For the most part of my life I was a non-Hijabi and I started wearing my hijab only a few years ago after I moved to Qatar.
During my childhood and as a teen I always had this identity crisis. I was a Muslim as I was born into a Muslim family but from my appearance I was like any other Indian girl.
And every time, I would meet someone new people would ask me about why I wasn’t religious or modestly dressed like other Muslim girls.
As awkward as it was, I would dismiss it by retorting that my family was moderate and my parents weren’t that strict or religious. Although, there was some truth in it, as I grew older I realized that the decision to wear a hijab was purely mine and had nothing to do with my family or my friends.
I simply wasn’t ready- I knew I would wear it some day but until then I had to prepare myself before I could get there. For me hijab was not just a piece of cloth on my head or a fashion accessory.
I assumed becoming a hijabi would come with a huge responsibility. I was worried about my family and friends’ response. I was worried about the impact on my career, I was worried about so many things that actually didn’t matter.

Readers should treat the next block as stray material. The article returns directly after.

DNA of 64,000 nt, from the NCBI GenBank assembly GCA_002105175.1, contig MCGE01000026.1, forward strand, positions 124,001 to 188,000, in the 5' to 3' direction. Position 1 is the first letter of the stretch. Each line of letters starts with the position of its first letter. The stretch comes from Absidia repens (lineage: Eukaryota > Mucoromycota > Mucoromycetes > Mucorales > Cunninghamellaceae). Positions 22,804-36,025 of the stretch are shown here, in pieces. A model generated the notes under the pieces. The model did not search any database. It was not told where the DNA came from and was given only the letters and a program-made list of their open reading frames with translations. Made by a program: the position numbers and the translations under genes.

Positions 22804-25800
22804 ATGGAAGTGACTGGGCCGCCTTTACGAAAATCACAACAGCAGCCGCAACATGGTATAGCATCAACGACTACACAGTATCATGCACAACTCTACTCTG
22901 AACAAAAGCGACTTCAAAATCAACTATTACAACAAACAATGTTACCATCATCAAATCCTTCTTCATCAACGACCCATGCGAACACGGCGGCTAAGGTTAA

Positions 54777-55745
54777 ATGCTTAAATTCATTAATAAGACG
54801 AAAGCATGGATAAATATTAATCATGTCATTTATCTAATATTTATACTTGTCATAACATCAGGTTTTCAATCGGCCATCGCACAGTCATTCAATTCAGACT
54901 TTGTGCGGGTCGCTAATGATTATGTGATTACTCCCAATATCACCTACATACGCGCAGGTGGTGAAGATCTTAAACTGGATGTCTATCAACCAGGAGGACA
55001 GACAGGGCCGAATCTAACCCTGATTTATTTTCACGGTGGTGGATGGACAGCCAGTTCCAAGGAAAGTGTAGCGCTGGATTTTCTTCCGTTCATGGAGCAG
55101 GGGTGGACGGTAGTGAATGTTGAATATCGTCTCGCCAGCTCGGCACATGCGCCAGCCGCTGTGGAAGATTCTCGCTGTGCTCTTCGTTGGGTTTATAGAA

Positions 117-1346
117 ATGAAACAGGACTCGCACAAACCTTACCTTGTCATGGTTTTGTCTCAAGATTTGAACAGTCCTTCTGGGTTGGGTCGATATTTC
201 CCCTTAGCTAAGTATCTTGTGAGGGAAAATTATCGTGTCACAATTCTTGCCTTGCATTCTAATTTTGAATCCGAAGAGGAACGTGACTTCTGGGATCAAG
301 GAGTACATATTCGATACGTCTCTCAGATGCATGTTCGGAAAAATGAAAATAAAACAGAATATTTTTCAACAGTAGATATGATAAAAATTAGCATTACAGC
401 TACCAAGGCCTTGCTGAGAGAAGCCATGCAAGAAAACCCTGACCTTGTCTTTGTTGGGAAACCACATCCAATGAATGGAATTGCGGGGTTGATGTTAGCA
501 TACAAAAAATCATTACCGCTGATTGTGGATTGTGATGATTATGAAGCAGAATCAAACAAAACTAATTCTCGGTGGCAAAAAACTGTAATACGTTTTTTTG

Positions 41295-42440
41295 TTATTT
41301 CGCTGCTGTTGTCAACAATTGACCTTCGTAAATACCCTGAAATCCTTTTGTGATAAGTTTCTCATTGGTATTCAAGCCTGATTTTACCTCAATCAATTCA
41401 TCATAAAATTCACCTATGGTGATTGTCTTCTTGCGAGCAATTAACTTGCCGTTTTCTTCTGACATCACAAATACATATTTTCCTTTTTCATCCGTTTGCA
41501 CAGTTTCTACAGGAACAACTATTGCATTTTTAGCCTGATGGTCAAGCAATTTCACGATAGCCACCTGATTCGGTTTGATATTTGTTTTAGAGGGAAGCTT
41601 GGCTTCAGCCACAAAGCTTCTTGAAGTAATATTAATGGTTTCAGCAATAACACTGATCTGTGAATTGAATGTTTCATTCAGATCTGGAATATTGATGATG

All I had to do was focus on why I was wearing my hijab and constantly remind myself on whom was I truly wearing it for?
I wasn’t wearing it for my parents or my siblings, my husband or in laws, I was doing to purely please my Lord and that is all that mattered.
So, that blessed day finally arrived after my Umrah visit, when I had to return to work. I decided to pull out and wear my very first Abaya with which I had been experimenting for a while.
Instinctively, I found the courage to shed my old self and walk into the office and flaunt this new modest me. I expected a lot of surprises and shocks and even thought I would get a lot of stares that day. But then nobody actually seemed to care and the day just fine albeit I was constantly struggling to keep the hijab intact.
But since that day, I can confess that after almost 29 years of being a slave to my Nafs, for the first time I felt truly liberated and protected in my hijab. I haven’t looked back since then.
And I absolutely believe that hijab gave me my identity. I thought it would be a huge responsibility but it actually empowered me by liberating me from all worldly expectations.
This post is part of a collaboration about #hijabinislam.
Make sure to read what some other sisters have to say about their experience with hijab.
Check their links below:
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